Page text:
Michaela Jae Rodriguez
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At Least Four States Ban Official Travel to Mississippi


Following the signing of the nation's newest anti-LGBT law, signed Tuesday by Mississippi governor Phil Bryant, governors acted fast to ban official travel to the Magnolia State.

New York governor Andrew Cuomo (pictured) signed an executive order on Wednesday banning all non-essential state travel to Mississippi, requiring all "agencies, departments, boards and commissions to immediately review all requests for state funded or state sponsored travel to the state of Mississippi, and bar any such publicly funded travel that is not essential to the enforcement of state law or public health and safety."

Cuomo — in addition to several other officials — recently banned non-essential travel to North Carolina after the Republican governor there signed a law nullifying LGBT-specific anti-discrimination ordinances, banning them in the future, and restricting public restroom use for transgender people.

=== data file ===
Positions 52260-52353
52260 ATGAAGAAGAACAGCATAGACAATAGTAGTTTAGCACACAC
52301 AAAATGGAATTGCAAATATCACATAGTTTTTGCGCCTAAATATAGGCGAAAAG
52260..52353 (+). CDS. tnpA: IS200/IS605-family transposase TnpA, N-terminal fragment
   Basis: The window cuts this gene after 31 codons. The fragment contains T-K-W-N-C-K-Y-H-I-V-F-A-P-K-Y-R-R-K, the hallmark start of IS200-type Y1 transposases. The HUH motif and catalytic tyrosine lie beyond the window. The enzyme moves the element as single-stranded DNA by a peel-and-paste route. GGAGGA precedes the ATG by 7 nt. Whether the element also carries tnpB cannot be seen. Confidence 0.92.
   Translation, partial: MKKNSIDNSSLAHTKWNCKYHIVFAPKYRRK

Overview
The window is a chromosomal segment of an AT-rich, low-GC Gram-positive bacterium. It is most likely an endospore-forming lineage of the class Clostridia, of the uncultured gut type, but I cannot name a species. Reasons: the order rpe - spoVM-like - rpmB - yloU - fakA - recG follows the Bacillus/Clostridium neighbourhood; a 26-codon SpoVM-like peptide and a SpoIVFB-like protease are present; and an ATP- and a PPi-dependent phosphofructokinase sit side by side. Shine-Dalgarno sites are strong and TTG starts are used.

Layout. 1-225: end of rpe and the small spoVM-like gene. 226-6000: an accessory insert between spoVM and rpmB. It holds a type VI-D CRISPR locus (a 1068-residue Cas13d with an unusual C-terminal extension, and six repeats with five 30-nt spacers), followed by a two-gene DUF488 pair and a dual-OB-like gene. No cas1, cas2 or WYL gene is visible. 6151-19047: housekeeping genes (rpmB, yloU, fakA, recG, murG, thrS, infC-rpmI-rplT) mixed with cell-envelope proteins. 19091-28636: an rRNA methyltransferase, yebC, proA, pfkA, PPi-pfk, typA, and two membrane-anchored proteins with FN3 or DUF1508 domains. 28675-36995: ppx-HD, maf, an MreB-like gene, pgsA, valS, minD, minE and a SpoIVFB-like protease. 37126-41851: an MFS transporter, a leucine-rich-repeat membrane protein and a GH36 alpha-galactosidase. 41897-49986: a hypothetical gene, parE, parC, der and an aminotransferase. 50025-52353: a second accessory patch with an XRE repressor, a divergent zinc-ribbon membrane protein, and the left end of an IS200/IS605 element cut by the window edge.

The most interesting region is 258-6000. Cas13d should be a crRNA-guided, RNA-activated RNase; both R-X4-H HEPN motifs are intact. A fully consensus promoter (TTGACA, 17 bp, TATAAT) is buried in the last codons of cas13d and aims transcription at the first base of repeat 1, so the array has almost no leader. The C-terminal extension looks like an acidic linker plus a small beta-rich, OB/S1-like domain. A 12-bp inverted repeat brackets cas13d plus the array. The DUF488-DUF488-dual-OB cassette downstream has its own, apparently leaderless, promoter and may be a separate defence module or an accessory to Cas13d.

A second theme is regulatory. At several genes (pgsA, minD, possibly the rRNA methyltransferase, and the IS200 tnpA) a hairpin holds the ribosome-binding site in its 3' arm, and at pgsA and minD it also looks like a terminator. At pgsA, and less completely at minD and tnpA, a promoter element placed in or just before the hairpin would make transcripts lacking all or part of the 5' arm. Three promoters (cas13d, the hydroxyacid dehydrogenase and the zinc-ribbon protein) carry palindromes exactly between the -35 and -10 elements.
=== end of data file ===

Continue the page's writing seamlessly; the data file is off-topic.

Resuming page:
Mississippi's new law, known as House Bill 1523 or the “Protecting Freedom of Conscience from Government Discrimination Act,” will allow businesses, individuals, and religiously affiliated organizations to deny service to LGBT people, single mothers, and others who somehow offend an individual's "sincerely held religious belief or moral conviction." It also directly targets transgender residents, effectively claiming that one's sex assigned at birth is immutable, and will be the only gender recognized by the state. The law takes effect July 1. 

While New York was the largest and most influential state to bar travel to Mississippi, Minnesota, Vermont, and Washington state took similar action, with Seattle's out mayor, Ed Murray, also enacting a separate ban for his city's employees.

Corporations are also piling on Mississippi, with major tech, hospitality, and automotive companies urging the repeal of Mississippi’s new anti-LGBT law.

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